Nicola Sturgeon will continue to argue for Scottish independence on overseas visits despite moves by the Foreign Office to withdraw official support for such trips.

Foreign Secretary Jeremy Hunt said the UK Government was "not going to offer support to Nicola Sturgeon if she goes abroad to drum up support for independence".

The comments came as Mr Hunt is battling former London mayor Boris Johnson to become the UK's next prime minister.

He has been accused of trying to boost his Conservative leadership campaign by withdrawing the support.

READ MORE: Jeremy Hunt cuts off overseas support for Nicola Sturgeon to protect the Union

The row first erupted when the the Foreign Office refused to support Sturgeon’s trip to Brussels to meet Jean-Claude Juncker, the European commission president, and Michel Barnier, the EU’s chief Brexit negotiator, two weeks ago.


The first minister gave a speech attacking Brexit and extolling her government’s pro-EU, pro-independence stance.

Nicola Sturgeon's spokesman said "The First Minister is not going to be prevented from saying what she thinks in terms of Scotland's future.

"That is the essence of being a democratically elected leader, you are able to chart a course for the country and say how you think it should be governed, that's part of the job "If Jeremy Hunt's position is that Scotland shouldn't be afforded the same level of representation overseas as rUK (the rest of the UK), then he's making our case for us –he's making the argument for independence and for Scotland to represent itself internationally.

READ MORE: Nicola Sturgeon calls Jeremy Hunt 'childish and pathetic' after Brussels snub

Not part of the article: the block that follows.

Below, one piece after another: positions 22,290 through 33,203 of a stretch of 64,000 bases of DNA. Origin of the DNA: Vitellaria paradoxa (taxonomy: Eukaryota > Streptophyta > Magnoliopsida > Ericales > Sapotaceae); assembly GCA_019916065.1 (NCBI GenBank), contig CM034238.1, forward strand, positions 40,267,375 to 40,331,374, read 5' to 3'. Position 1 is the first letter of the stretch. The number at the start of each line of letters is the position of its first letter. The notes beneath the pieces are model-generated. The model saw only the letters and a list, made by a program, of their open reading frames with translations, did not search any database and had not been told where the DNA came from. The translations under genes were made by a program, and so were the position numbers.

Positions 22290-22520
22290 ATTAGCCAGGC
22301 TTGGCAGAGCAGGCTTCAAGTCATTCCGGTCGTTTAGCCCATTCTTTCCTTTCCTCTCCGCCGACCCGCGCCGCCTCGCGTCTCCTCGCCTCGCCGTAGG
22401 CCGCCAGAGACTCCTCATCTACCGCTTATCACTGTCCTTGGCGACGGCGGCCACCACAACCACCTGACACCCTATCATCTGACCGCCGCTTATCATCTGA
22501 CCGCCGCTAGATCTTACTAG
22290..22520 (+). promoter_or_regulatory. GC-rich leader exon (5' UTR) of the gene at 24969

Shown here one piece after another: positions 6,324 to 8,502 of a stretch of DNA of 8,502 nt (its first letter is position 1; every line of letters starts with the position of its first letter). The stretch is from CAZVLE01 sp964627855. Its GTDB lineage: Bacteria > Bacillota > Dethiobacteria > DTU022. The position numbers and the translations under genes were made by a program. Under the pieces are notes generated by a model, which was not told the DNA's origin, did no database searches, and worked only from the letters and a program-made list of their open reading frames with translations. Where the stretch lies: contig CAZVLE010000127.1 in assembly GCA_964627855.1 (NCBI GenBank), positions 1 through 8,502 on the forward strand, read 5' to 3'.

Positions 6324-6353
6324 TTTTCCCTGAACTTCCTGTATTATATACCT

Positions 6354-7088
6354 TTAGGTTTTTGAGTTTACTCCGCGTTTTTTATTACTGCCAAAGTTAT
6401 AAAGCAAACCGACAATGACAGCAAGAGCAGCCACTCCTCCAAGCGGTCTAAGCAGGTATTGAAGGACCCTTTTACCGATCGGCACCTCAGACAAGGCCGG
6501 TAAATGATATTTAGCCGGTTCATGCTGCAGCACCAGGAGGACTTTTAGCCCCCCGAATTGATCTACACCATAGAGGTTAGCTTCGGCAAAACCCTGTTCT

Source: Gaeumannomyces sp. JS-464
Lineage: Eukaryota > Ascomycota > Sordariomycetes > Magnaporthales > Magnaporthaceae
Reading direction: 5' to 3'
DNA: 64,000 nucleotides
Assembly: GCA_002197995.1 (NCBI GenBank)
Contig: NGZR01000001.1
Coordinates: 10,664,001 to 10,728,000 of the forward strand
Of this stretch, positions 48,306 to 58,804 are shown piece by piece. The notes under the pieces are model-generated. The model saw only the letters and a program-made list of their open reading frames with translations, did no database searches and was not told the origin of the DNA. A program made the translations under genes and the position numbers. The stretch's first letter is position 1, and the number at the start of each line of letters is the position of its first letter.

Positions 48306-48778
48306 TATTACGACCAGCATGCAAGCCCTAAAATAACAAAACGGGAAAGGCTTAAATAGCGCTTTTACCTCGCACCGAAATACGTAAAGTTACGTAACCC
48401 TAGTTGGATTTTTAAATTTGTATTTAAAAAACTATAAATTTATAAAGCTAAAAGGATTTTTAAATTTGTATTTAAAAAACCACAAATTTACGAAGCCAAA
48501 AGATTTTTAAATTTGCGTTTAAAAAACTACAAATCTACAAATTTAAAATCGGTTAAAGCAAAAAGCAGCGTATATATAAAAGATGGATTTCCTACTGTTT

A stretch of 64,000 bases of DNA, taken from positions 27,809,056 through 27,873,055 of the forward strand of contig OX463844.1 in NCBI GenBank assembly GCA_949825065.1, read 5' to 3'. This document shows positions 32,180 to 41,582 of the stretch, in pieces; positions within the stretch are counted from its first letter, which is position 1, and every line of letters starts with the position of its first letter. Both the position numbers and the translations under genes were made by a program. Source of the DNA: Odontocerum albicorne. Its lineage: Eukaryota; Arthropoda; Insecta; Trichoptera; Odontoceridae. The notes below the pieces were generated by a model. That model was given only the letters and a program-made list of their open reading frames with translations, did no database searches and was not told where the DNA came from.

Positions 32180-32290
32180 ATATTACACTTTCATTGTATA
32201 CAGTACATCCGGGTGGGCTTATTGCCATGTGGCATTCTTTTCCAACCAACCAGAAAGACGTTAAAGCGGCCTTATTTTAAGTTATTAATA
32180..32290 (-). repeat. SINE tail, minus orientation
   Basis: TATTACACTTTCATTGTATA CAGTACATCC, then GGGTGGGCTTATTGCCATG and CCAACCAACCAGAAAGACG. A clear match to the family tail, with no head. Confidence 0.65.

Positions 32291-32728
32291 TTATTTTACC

"Jeremy Hunt is in the middle of a leadership campaign against Boris Johnson so this would appear to relate to that."

He added: "Jeremy Hunt is making our argument for us."

The First Minister's office hit out after Mr Hunt told the Daily Mail: "It had come to my notice that there were trips that the Foreign Office was facilitating that were being used to give a platform for independence.


"So we are not going to offer support to Nicola Sturgeon if she goes abroad to drum up support for independence and that is exactly why I am the prime minister that she least wants because she knows I won't allow our union to be broken up."

Normally, ministers from the Scottish Government or other devolved administrations can get help from the Foreign and Commonwealth Office with travel, setting up meetings or using facilities such as the British embassy network.

In future, it has been suggested this will only happen when Scottish ministers are making trips relating "to areas for which they have a devolved responsibility" and if they "avoid supporting activities intended to campaign for policies contrary to (the UK) Government's position".

Ms Sturgeon's spokesman said the First Minister had "simply restated the long-standing position" of the Scottish Government on overseas visits.

READ MORE: Jeremy Hunt: Preserving the Union comes before Brexit

He added it would be "naive to think" Mr Hunt's comments had "nothing to do with the Tory leadership race".

Nicola Sturgeon's spokesman added: It's quite an extraordinary state of affairs for a would be Tory Prime Minister, who espouses the values of the union, to actively suggest that Scotland should not have the same level of representation as the rest of the UK.

"Whatever happens it is not going to stop the First Minister of the Scottish Government representing Scotland internationally - that is part of the job and that part of the job will continue regardless.

"Let's wait and see how real this actually is.

A Scottish Government spokeswoman said: "We have not been notified of any change in policy by the Foreign and Commonwealth Office to the established practices which have now been in place for 20 years.

"We continue to operate as normal."